The Parkes Lecture

The Parkes 23rd Lecture – Tuesday 30th April 2013

Steve Mason

       (Professor and Kirby Laing Chair in New Testament, University of Aberdeen)

 ‘Did Ancient Jews and Christians think they belonged to ‘Religions’? Why it matters what they thought’

When we look back at the earliest stages of Jewish-Christian relations, we tend to think of Judaism and Christianity as two religions in the Roman world. It is commonly said, for example, that Judaism was a ‘legal religion’ (religio licita) whereas Christianity was not. In this lecture Steve proposes that this is misleading, and throws new light on ancient understandings of what we think of as religious activity, identity, and ‘conversion’ (to Judaism or Christianity). Most importantly, he contends, we cannot understand either the relations of Judaeans with Rome and Judaea’s neighbours or the fraught relations of Christians, Jews, and Roman authorities unless we are willing to think in ancient rather than post-Enlightenment modern categories. 

Steve Mason

Steve completed both a BA and MA in Judaism and early Christianity at McMaster University (Canada) before moving to Toronto’s St. Michael’s College for his PhD. His larger projects reflect the interplay between interpreting the evidence itself (texts but also coins, inscriptions, and archaeological sites) and reconstructing the world in which it once lived. He is currently lead for an international project that is producing the first historical-literary commentary to Josephus’ thirty volumes with a new translation (Brill), whilst completing a historical inquiry into the Judaean-Roman War of 66 to 73/74 CE (Cambridge UP).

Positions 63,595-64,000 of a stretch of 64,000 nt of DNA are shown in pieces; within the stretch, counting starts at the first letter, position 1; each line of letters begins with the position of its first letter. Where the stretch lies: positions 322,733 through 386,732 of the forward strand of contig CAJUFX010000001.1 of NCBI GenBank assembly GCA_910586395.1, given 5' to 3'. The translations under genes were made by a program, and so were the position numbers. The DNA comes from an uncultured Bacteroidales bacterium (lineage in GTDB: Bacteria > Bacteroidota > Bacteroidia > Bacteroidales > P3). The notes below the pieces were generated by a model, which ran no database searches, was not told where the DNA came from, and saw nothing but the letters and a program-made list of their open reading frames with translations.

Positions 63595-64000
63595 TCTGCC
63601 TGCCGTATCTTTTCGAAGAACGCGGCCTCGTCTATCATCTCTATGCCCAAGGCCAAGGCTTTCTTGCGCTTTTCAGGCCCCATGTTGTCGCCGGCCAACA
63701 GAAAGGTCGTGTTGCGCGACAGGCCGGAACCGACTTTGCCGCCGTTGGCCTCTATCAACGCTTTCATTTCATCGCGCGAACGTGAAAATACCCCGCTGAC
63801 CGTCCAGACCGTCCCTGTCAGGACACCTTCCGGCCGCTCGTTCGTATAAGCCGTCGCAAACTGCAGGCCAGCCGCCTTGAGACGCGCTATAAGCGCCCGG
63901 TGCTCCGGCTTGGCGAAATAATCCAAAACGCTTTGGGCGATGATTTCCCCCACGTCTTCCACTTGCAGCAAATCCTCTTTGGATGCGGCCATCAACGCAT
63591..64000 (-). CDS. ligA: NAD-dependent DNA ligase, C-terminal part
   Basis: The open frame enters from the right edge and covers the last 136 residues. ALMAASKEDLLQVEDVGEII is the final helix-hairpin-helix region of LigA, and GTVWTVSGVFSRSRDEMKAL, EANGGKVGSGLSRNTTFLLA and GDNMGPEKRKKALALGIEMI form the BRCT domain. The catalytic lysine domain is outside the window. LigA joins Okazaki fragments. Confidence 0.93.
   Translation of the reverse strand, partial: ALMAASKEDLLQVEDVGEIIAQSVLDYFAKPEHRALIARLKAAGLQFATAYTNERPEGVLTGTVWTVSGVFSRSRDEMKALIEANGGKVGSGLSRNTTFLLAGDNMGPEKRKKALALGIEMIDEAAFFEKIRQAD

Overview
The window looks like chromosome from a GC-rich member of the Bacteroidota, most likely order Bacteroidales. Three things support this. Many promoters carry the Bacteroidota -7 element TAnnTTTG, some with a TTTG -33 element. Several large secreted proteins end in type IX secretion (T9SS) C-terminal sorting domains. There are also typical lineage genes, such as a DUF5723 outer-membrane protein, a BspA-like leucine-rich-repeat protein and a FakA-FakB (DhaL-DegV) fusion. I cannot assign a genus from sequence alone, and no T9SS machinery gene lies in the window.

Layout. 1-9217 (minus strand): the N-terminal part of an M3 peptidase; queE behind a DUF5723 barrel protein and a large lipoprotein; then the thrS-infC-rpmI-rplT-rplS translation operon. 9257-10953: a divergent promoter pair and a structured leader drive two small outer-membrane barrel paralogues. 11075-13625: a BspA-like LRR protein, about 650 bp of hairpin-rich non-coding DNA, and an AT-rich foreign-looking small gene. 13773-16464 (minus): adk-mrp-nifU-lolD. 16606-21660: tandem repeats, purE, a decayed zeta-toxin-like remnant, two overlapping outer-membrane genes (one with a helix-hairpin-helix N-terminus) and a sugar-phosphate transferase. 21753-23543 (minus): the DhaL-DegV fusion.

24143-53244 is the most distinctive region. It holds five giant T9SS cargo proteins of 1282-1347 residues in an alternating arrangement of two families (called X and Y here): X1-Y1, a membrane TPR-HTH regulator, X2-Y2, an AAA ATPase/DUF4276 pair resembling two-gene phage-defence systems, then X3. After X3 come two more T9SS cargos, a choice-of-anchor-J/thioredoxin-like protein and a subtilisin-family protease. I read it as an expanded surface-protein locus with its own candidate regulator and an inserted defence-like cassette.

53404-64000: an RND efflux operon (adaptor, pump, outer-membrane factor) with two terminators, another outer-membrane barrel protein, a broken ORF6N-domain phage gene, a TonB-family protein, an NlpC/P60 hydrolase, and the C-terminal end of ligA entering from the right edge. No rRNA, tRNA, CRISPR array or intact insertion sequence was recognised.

Reception: North Corridor: 5:30pm

Avenue Campus

Lecture Theatre A: 6:00pm

NB: Booking for this event is limited

The Parkes Institute: Telephone: 023 80592261 Email: parkes@soton.ac.uk

Advertisements
This entry was posted in Lectures, Research and tagged , , , , . Bookmark the permalink.

Leave a Reply

Fill in your details below or click an icon to log in:

WordPress.com Logo

You are commenting using your WordPress.com account. Log Out / Change )

Twitter picture

You are commenting using your Twitter account. Log Out / Change )

Facebook photo

You are commenting using your Facebook account. Log Out / Change )

Google+ photo

You are commenting using your Google+ account. Log Out / Change )

Connecting to %s